The Associated Press has a story about a regulatory agency in Idaho banning the sale of a particular type of vodka on quasi-religious concerns:
SALT LAKE CITY — Five Wives Vodka was named in bad taste and won’t be stocked or special ordered at stores operated by the state of Idaho, regulators said.
The middle-shelf vodka is made by Ogden’s Own Distillery in Utah, where the Mormon church is based. Its label carries the name and an image of five women, an apparent reference to polygamy, a practice abandoned by the church more than a century ago.
Idaho State Liquor Division administrator Jeff Anderson said the brand is offensive to Mormons who make up over a quarter of Idaho’s population.
We then get a quote from Mr. Anderson that refers to a “prominent segment of our population” that would be offended by the brand concept. And then he acknowledges that Five Wives had masterful marketing but that “it doesn’t play here.”
And I guess when you’re the guy who gets to decide unilaterally whether something has the right to be sold in your state, you can say stuff like that.
But before I get up on my libertarian soap box, I just have some journalism questions, which is what we need to focus on.
If The Church of Jesus Christ of Latter-day Saints banned polygamy 100 years ago, which is another way of saying that the church does not permit polygamy, I have no idea why the branding is offensive to members of that church body. A vague comment from Mr. Chief Regulator isn’t quite sufficient to establish the claim.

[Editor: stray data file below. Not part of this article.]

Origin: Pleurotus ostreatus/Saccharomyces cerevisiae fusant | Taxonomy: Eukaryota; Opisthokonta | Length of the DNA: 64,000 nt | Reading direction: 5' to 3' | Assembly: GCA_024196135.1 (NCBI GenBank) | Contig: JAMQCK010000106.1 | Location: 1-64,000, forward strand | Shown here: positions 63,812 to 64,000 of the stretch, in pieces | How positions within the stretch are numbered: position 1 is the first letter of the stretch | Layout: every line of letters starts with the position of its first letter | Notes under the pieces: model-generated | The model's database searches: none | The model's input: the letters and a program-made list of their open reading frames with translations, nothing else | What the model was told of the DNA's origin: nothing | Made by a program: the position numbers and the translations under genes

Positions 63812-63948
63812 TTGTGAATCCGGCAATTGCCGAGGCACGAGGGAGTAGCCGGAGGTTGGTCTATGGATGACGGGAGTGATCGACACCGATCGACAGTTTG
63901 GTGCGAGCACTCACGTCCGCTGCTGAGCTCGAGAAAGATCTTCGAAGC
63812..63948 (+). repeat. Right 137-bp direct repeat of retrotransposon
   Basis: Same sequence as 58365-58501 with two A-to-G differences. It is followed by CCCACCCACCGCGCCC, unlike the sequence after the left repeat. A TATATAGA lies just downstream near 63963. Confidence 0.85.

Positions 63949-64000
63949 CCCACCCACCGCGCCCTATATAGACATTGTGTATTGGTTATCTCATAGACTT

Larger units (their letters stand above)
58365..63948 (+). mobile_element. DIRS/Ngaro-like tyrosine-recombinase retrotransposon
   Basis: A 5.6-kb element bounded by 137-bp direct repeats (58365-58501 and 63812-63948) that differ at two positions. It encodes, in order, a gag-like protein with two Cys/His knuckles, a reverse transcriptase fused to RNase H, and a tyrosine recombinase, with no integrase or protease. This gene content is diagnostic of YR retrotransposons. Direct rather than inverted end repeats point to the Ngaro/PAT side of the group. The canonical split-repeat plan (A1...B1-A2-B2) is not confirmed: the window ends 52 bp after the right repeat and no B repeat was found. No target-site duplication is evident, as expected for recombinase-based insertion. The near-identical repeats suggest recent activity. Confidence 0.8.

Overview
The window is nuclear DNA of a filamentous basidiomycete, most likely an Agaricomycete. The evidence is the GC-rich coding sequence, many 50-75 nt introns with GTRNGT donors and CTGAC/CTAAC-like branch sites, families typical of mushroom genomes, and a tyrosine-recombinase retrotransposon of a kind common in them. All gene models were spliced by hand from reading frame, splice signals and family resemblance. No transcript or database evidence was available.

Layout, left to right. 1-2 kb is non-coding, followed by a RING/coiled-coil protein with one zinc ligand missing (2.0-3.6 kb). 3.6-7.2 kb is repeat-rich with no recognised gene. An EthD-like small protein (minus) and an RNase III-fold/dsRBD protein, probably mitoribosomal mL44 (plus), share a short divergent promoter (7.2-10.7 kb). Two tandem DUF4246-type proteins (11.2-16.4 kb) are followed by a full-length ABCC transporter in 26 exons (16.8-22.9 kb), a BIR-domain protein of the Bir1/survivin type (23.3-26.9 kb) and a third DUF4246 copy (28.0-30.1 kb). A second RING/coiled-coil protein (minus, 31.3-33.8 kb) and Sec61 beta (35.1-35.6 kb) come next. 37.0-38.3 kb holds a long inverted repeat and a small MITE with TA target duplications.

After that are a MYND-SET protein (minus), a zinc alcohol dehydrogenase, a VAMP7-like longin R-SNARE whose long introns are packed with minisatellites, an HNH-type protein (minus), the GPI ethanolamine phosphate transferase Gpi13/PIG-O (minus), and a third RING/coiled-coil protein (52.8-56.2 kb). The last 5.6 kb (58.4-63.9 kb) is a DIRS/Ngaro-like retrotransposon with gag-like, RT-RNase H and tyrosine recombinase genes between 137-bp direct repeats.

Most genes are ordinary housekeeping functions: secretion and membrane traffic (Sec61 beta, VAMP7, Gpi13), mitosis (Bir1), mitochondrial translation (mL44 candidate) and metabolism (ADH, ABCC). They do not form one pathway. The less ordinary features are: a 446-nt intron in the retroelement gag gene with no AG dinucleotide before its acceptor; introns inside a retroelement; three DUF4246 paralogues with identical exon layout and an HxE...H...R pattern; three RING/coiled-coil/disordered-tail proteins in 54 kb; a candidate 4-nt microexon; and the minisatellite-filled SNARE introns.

But the other big vodka-soaked elephant in the room is that Five Wives Vodka is, as you may have gathered, a type of alcohol. Mormon teachings forbid the drinking of alcohol. Perhaps some Mormons might be more “offended” by alcohol than a polygamy reference. Why would Mormons be offended by a polygamy reference on a liquor bottle? Perhaps there’s a good answer there, but I didn’t see it in this story.
The rest of the article has great detail about how Ogden’s Own Distillery is trying to turn potatoes into, well, vodka by publicizing Idaho’s rejection and selling “Free The Five Wives” T-shirts. We’re reminded of Utah’s own Polygamy Porter (the regulatory process for approving beer sales is different from liquor sales, apparently).
We’re also told that the regulatory boards in Utah didn’t ban the sale of Five Wives there.
Nobody in Utah is raising a fuss over the brand, said Vickie Ashby, a spokeswoman for the Utah Department of Alcoholic Beverage Control. Utah regulates all sales of hard liquor, wine and heavy beer, making the products available only at state-owned stores. Idaho and Wyoming control liquor sales with a mix of state-owned and privately-operated stores.
Cute story and some great details, but more explanation of the religion angle may have been helpful.
I did rather enjoy this backgrounder in the Salt Lake Tribune on the image used for the Vodka.